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New border security rules go into effect ‘immediately’

McALLEN, Texas (Border Report) — President Joe Biden today is announcing strict measures to close the border “immediately” because of high levels of illegal immigration, as well as stricter screening methods for those seeking asylum, senior administration officials confirmed Tuesday.

“With Congress failing to act, illegal crossings in our border remain too high for our systems effectively. In the face of this, President Biden will announce executive actions to foreign migrants who cross our southern border unlawfully from receiving asylum,” a senior administration official said.

The joint order to be issued by the Department of Homeland Security and Justice Department will shut down the Southwest border between legal ports of entry when illegal crossings exceed 2,500 for several days, and won’t reopen it until the average number of crossings drops below 1,500.

This also applies to southern coastal border areas, officials said.

Because of current levels of irregular immigration, the order will go into effect “immediately” after Biden makes the announcement today, a senior official told media.

“Today, the administration is taking decisive action designed to strengthen the security of our southern border and reduce unlawful migration,” an official said. “It will make it easier for immigration officials to remove those who are here unlawfully and reduce the burden on our Border Patrol agents.”

The change in asylum policies comes just five months before the presidential election and after repeated failures by lawmakers to pass the Senate Border Bill, which Biden has been touting since he visited South Texas on Feb. 29. The failed bill would have also allowed the closure of the border when numbers exceeded a certain amount. The bill also calls for hiring 100 additional immigration judges and thousands of additional asylum officers and Border Patrol agents.

President Joe Biden talks with the U.S. Border Patrol, as he looks over the southern border, Thursday, Feb. 29, 2024, in Brownsville, Texas, along the Rio Grande. (AP Photo/Evan Vucci)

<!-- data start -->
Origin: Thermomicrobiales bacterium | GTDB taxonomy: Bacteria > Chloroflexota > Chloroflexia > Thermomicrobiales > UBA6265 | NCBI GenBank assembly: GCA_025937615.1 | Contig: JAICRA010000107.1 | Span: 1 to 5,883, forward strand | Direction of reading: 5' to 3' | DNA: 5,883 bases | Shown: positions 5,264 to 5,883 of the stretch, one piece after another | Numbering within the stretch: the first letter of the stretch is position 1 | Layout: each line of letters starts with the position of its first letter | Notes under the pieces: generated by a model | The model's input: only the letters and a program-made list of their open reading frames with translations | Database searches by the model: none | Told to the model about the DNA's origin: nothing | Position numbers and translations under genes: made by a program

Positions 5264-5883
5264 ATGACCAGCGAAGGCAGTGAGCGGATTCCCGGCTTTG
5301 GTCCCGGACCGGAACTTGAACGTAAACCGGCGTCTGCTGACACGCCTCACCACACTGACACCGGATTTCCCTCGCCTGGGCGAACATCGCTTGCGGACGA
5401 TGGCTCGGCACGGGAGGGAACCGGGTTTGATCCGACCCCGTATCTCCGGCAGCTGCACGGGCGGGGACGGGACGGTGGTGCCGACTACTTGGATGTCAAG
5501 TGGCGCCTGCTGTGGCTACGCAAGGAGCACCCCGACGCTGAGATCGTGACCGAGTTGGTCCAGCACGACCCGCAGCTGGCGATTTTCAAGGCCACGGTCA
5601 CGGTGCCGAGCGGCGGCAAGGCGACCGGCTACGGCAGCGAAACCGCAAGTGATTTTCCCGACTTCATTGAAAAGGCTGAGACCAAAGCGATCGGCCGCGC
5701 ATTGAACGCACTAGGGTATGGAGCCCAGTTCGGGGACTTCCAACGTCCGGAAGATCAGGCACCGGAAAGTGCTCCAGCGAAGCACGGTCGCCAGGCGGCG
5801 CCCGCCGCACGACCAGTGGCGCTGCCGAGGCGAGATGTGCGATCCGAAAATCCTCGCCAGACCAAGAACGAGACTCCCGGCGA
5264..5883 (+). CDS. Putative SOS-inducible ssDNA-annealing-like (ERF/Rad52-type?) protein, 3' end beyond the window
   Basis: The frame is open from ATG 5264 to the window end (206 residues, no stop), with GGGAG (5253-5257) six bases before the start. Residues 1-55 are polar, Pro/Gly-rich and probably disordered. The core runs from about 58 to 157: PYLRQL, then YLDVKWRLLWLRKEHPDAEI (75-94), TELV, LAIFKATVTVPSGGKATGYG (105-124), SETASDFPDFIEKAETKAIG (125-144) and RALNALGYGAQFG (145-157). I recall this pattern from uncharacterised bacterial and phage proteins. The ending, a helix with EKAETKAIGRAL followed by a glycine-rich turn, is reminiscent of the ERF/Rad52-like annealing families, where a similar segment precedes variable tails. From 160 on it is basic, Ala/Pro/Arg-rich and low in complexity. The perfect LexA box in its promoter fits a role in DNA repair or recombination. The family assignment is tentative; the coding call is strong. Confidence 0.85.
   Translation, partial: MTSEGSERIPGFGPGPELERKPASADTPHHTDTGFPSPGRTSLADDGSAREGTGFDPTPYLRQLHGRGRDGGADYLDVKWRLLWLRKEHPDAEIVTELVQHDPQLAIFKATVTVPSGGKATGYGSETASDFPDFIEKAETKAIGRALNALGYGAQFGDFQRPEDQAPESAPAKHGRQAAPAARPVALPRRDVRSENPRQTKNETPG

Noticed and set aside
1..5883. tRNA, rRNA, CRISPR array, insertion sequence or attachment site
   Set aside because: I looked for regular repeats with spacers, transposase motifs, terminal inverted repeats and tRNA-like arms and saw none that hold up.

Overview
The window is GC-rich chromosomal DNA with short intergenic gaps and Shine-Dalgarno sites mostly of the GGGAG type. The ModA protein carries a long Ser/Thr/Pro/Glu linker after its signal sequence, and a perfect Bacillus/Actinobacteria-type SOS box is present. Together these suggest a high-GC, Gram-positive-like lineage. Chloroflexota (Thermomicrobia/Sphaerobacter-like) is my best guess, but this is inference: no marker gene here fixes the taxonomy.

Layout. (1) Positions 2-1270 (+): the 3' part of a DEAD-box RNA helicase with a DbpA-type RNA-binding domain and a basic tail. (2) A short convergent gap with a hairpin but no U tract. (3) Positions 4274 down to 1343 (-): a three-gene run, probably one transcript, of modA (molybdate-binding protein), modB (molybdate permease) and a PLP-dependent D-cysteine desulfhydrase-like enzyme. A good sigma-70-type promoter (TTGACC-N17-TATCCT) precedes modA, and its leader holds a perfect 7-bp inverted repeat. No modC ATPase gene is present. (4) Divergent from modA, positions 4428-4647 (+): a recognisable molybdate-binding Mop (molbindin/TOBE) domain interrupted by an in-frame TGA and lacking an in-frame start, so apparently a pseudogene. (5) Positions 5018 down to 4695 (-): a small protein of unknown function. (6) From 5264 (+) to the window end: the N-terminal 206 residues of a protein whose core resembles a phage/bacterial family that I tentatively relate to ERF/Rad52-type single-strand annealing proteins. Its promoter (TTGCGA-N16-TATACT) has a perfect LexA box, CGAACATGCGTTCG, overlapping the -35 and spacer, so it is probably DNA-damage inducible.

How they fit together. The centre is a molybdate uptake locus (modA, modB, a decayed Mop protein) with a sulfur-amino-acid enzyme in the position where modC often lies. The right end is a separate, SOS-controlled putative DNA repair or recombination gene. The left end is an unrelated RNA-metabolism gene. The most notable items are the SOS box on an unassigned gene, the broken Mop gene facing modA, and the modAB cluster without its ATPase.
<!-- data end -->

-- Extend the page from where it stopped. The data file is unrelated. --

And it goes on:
Tuesday’s announcement is a joint order and the border won’t be reopened until 14 days after it has been determined that the daily average of border encounters between ports of entry has dropped below 1,500 for seven consecutive days, an official said.

“These measures will significantly increase the speed and the scope of consequences for those who cross unlawfully or without authorization and allow the departments to more quickly remove individuals who do not establish a legal basis to remain in the United States,” an official said.

Unaccompanied minors who cross the border will be exempt from immediate deportation.

Credible fear screenings will continue to be conducted for those who believe they meet the qualifications, and those who can prove they have an “imminent and extreme threat to life and safety” will be allowed to stay in the United States, an official said.

“Individuals who do not manifest a fear will be immediately removable, and we anticipate that we will be removing those individuals in a matter of days, if not hours,” an official said. “Individuals who do not manifest a fear will be processed as we always do under our Title 8 authorities through the expedited removal process.”

Other exceptions also apply including:

  • Lawful permanent residents.
  • Victims of “severe form of trafficking.”
  • Those with “acute medical emergency.”
  • Those with valid visas.

Asylum-seekers who have scheduled asylum appointments with the CBP One app will be allowed to cross at U.S. ports of entry for their meetings. U.S. Customs and Border Protection currently allows 1,400 daily asylum interviews scheduled via the app.

But those who cross the Rio Grande and do not enter at regulated CBP facilities will face immediate deportation to Mexico or their home countries.

This includes Chinese nationals, and administration officials say the United States has made strides with other countries to accept and repatriate their citizens, including India, Senegal and Uzbekistan.

It was not clear if Mexico has signed on to accept deportations, nor how many. There were repeated questions as to Mexico’s cooperation in this plan but no specifics were given.

Sandra Sanchez can be reached at SSanchez@BorderReport.com.

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